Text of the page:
But — wait — what’s that? You now need to negotiate rent? YIKES!
Yeah, negotiating can be a scary thing, but you’ve already done the toughest part of the search! Seriously, a little back patting action guys!
So, how does negotiation work? Basically, it’s about you finding the best deal and the apartment owner finding the best tenant. Just think of negotiating as a game of chicken — you vs. the landlord.
We wrote an earlier post in late 2008 about how the rental market had improved and to a degree it’s still open, but the door is swiftly closing. In some places, such as more desirable areas of NYC, it already has. So, while there’s still room for negotiation (and it never hurts to ask), you may need to tread cautiously.
Here are some tips to keep in mind:
1) If you work with a broker, be honest about your maximum rent — a good broker won’t show you a place he doesn’t think you can get for your maximum. If anything, consider telling him slightly below your target rent. You can always go up a bit if need be.
2) If you love a place and can’t imagine living anywhere else — be super careful with your bid as you are probably competing with numerous other folks. For newbies, most places require you to fill out an application form with your security deposit and your apartment bid (monthly rent). From there, the landlord looks at the possible candidates, how much they’re willing to pay, their credit scores etc. and chooses his best option. For the record, brokers aren’t supposed to allow more than one bid at a time, but they break that rule more often than you’d think.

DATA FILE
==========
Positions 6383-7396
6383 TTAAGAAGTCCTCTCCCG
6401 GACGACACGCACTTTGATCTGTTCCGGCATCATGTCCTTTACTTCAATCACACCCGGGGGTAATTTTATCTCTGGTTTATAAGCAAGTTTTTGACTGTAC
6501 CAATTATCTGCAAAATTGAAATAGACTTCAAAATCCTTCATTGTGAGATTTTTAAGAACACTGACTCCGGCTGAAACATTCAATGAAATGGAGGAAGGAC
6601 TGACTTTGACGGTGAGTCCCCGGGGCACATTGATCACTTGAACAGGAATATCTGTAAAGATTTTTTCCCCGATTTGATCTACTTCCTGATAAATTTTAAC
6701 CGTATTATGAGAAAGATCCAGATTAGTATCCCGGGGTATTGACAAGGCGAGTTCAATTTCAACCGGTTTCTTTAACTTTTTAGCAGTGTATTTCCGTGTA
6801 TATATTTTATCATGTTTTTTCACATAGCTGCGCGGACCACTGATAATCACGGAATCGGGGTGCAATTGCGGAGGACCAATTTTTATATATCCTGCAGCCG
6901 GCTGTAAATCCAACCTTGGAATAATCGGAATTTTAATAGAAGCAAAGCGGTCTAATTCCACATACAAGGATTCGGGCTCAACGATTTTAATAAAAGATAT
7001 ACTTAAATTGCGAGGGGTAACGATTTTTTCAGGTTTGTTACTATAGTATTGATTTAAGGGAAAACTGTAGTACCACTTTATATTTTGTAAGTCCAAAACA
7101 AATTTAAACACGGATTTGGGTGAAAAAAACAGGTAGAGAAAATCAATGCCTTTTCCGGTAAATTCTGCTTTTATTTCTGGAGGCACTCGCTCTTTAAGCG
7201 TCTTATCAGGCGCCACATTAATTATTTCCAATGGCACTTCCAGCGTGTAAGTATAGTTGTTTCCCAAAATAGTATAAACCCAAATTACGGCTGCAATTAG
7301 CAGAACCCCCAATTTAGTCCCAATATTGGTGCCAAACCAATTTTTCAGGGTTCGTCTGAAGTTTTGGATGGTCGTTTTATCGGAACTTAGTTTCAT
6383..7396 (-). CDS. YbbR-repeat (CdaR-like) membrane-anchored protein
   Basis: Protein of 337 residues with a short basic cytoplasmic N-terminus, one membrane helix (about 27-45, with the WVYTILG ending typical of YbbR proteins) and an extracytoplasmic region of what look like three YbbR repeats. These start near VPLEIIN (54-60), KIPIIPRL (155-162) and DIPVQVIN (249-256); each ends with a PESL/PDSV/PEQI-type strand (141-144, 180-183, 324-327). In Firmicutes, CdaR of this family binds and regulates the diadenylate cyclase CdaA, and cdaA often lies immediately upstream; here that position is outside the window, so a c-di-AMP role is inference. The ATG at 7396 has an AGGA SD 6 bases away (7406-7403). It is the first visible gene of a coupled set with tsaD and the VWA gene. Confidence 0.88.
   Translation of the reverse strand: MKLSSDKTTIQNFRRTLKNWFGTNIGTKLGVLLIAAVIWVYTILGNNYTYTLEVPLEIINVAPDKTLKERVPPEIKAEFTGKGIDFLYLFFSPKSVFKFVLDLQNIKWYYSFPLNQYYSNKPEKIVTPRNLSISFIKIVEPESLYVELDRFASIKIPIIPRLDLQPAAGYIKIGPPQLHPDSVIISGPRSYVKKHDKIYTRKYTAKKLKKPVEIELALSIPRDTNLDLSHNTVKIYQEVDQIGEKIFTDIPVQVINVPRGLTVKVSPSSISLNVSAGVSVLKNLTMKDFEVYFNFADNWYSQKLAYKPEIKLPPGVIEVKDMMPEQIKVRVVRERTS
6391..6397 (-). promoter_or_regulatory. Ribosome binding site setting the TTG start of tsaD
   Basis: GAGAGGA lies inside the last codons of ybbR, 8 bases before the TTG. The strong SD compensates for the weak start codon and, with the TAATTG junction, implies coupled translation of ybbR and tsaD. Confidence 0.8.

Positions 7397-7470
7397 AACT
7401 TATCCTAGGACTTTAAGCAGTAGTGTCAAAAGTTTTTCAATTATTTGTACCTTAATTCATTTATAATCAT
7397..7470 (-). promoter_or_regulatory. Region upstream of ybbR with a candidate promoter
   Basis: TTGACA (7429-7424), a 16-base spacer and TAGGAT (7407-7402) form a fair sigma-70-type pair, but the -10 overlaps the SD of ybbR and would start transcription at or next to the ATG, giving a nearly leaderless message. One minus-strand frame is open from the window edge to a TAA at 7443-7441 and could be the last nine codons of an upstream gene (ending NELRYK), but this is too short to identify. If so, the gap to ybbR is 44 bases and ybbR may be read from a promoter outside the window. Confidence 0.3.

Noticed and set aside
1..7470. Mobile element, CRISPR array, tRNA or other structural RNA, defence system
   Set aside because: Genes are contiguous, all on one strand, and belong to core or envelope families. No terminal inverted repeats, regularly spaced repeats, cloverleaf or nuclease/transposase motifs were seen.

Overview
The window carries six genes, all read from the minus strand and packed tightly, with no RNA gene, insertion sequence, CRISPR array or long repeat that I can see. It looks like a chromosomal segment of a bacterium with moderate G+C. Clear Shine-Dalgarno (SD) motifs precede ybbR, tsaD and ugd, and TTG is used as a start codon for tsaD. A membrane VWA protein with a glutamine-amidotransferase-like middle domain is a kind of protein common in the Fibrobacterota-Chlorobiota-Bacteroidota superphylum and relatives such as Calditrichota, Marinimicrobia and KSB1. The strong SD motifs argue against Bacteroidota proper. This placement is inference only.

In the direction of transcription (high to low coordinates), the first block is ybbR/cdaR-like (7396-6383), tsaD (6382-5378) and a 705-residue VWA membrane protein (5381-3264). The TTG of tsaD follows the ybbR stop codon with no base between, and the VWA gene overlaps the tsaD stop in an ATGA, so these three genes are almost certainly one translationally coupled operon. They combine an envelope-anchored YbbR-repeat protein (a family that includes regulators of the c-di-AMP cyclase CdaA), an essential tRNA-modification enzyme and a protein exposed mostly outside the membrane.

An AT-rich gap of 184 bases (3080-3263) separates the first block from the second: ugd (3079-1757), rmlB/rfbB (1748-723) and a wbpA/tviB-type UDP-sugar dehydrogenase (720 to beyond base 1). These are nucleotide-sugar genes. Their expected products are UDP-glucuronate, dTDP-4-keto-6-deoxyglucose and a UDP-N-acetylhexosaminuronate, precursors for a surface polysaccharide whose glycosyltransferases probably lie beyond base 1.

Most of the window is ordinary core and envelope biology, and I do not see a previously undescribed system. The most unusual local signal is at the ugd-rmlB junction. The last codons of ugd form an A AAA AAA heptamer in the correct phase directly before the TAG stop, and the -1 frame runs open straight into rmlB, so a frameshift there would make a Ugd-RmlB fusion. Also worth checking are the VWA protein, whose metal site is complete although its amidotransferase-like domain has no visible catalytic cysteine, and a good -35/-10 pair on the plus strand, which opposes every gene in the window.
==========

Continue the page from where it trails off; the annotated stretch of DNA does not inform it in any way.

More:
3) Research the market. Just you wishing the rent was lower won’t cut it. You need to actually be well informed about the rental range in your desired neighborhood.
4) Confidence is key when negotiating — but overconfidence can screw ya. Many landlords are old school, especially those not in major metros. They’ll show you the place themselves and you’ll have to crunch figures on the spot. Landlords can smell desperation and won’t budge a dime if you’re too obvious about your love for the place! But, if you’re overly confident you could lose your place. Balance is key.
5) Be realistic. Even if you’re looking to rent in Chicago with a 12% vacancy rate, landlords aren’t going to GIVE their prime rentals away. Don’t insult them with super low bids.
For more tips (including need for credit scores and employment records,) check out our additional negotiation tip list. Master those and you’ll be ready to negotiate with ANY landlord.
PS. NYC renters now have harder time to share apartments. It turns out that those rent-a-walls used by many to convert a 1BR apt into a 2BR may be illegal. Check out this article in the NYTimes and be prepared to pay more than your friend did a year ago.